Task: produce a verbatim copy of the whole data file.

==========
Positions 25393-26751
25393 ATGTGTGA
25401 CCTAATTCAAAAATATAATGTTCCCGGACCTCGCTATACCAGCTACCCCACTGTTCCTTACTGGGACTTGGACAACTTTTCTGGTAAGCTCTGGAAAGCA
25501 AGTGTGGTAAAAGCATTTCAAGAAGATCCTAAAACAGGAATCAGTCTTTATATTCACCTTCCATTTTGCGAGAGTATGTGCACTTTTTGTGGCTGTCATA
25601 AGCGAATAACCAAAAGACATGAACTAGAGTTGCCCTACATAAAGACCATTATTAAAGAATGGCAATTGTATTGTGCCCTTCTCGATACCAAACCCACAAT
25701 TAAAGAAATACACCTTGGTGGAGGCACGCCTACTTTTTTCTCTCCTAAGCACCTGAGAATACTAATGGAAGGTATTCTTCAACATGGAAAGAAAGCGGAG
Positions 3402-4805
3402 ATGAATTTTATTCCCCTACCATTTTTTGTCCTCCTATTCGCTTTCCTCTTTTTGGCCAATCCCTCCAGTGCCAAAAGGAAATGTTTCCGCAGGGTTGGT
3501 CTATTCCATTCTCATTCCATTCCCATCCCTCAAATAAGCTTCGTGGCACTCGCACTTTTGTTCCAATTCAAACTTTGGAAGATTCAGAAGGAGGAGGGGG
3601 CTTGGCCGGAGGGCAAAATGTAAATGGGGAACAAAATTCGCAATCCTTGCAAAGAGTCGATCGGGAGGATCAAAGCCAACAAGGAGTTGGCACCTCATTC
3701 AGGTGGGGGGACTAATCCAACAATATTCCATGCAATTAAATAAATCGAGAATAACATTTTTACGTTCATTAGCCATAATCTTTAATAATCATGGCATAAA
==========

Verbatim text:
Positions 25393-26751
25393 ATGTGTGA
25401 CCTAATTCAAAAATATAATGTTCCCGGACCTCGCTATACCAGCTACCCCACTGTTCCTTACTGGGACTTGGACAACTTTTCTGGTAAGCTCTGGAAAGCA
25501 AGTGTGGTAAAAGCATTTCAAGAAGATCCTAAAACAGGAATCAGTCTTTATATTCACCTTCCATTTTGCGAGAGTATGTGCACTTTTTGTGGCTGTCATA
25601 AGCGAATAACCAAAAGACATGAACTAGAGTTGCCCTACATAAAGACCATTATTAAAGAATGGCAATTGTATTGTGCCCTTCTCGATACCAAACCCACAAT
25701 TAAAGAAATACACCTTGGTGGAGGCACGCCTACTTTTTTCTCTCCTAAGCACCTGAGAATACTAATGGAAGGTATTCTTCAACATGGAAAGAAAGCGGAG
Positions 3402-4805
3402 ATGAATTTTATTCCCCTACCATTTTTTGTCCTCCTATTCGCTTTCCTCTTTTTGGCCAATCCCTCCAGTGCCAAAAGGAAATGTTTCCGCAGGGTTGGT
3501 CTATTCCATTCTCATTCCATTCCCATCCCTCAAATAAGCTTCGTGGCACTCGCACTTTTGTTCCAATTCAAACTTTGGAAGATTCAGAAGGAGGAGGGGG
3601 CTTGGCCGGAGGGCAAAATGTAAATGGGGAACAAAATTCGCAATCCTTGCAAAGAGTCGATCGGGAGGATCAAAGCCAACAAGGAGTTGGCACCTCATTC
3701 AGGTGGGGGGACTAATCCAACAATATTCCATGCAATTAAATAAATCGAGAATAACATTTTTACGTTCATTAGCCATAATCTTTAATAATCATGGCATAAA